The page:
If we want to keep zuul the final wokflow won't be an arc land operation but instead:

  • accept the change
  • once the change is accepted, Zuul picks it

Another possibility is to add a specific workflow to Phabricator (a little like the former "Land to GitHub" workflow, but here probably relying on harbormaster instead) to explicitly send the change to be picked by Zuul.

Actually, P2738 uses arc land, and as such, it's a procedure to amend a change at merge time, not at the middle of the review. This furthermore makes the assumption we want to drop Zuul and not use gating anymore to push changes.

AFAIK that is already a foregone conclusion. Zuul only works with gerrit and Phabricator has it's own tooling (harbormaster and drydock) for achieving similar functionality.

Also, I believe you can mark dependencies in Differential from the commit message... I'll look into that further.

greg moved this task from Tooling to Documentation on the Gerrit-Migration board.Mar 10 2016, 11:42 PM

Also, I believe you can mark dependencies in Differential from the commit message... I'll look into that further.

Yes, with Depends on Dxxx.

Yes, with Depends on Dxxx.

So how is this inferior to gerrit?

My statement "we can mark [On Gerrit] a change depending on another in another repository in the commit message, forget this detail, Zuul won't forget and will defer merge operation until the dependent change is merged" never implied it were inferior, equal or greater to Gerrit.

It were an explanation on how Zuul works, and, per your comment as T121751#2108547, how it would be interesting to recreate a merge system in Harbormaster. This seems by the way out of scope of this task, which is not about how to recreate the merge pipeline.


So, to summarize, this task have seen several contributors interested by the capability of amend a change. You've demonstrated a good workflow to perform such change outside the review, before the merge.

But that doesn't address one of the need expressed by @hashar and @Ricordisamoa: the rebase as a courtesy. Newcomers, not familiar with Git are lost in easily lost rebase a change. When in a middle of a change, and not at the end, someone is stuck with a merge conflict, we currently can rebase it, with the intent the contributor continues to amend the change later. With your workflow, it's not possible.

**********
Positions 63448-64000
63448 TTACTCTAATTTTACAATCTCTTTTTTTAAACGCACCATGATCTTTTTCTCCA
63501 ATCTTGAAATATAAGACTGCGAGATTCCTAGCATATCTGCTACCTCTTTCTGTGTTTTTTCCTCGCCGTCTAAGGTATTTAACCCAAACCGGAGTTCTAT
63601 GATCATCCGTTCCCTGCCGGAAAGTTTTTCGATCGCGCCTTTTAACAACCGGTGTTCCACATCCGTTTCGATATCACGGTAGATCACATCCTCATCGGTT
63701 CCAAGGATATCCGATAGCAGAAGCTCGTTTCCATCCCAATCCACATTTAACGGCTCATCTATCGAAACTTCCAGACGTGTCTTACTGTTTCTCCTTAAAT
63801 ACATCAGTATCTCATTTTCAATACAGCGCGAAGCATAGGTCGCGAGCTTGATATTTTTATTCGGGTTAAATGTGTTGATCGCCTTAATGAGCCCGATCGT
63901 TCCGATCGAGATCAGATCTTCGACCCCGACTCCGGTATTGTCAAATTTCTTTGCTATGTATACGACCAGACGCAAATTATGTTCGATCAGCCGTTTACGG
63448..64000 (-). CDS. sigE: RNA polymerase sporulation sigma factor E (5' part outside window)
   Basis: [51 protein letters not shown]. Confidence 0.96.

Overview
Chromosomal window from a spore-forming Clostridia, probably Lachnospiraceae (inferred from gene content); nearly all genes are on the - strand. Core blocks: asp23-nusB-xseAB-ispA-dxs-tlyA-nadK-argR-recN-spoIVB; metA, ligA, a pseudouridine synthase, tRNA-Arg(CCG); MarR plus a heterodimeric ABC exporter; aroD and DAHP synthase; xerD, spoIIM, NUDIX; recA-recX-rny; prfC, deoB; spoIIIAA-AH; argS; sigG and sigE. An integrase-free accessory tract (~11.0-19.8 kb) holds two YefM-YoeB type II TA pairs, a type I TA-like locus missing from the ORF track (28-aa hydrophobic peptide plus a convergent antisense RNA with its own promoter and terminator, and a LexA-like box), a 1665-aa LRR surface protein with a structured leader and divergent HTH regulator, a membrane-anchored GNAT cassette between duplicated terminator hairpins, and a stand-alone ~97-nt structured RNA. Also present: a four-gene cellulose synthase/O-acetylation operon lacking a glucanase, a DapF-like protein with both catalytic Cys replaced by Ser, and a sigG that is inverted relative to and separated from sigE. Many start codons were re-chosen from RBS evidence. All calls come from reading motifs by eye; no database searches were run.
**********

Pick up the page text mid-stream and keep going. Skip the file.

This is especially true and critical during the Outreachy, Google Summer of Code, and Google Code-In programs.

Now, could we explore a simple way to make everyone happy to work as they wish?

If so, I would recommend to assert the cost/benefit to maintain locally a patch to bypass the commandeer security, so:

  • We can amend a change, and Differential accept it: if we left all other bits like there are, the action should normally be visible in the story, and the Differential properties will still be to the initial author.
  • When someone feels there is a need to "takeover" the credit and become the author/committer, they can use the commandeer feature

Excepted if a surprise occurs, this could be rather simple to implement, in the best case a simple reject condition to remove.

By the way, we would also need to check Arcanist too, as sometimes there are verification in both. See for example this Arcanist commit I authored in October 2012 removing such a check.

But that doesn't address one of the need expressed by @hashar and @Ricordisamoa: the rebase as a courtesy. Newcomers, not familiar with Git are lost in easily lost rebase a change. When in a middle of a change, and not at the end, someone is stuck with a merge conflict, we currently can rebase it, with the intent the contributor continues to amend the change later. With your workflow, it's not possible.
This is especially true and critical during the Outreachy, Google Summer of Code, and Google Code-In programs.
Now, could we explore a simple way to make everyone happy to work as they wish?
If so, I would recommend to assert the cost/benefit to maintain locally a patch to bypass the commandeer security, so: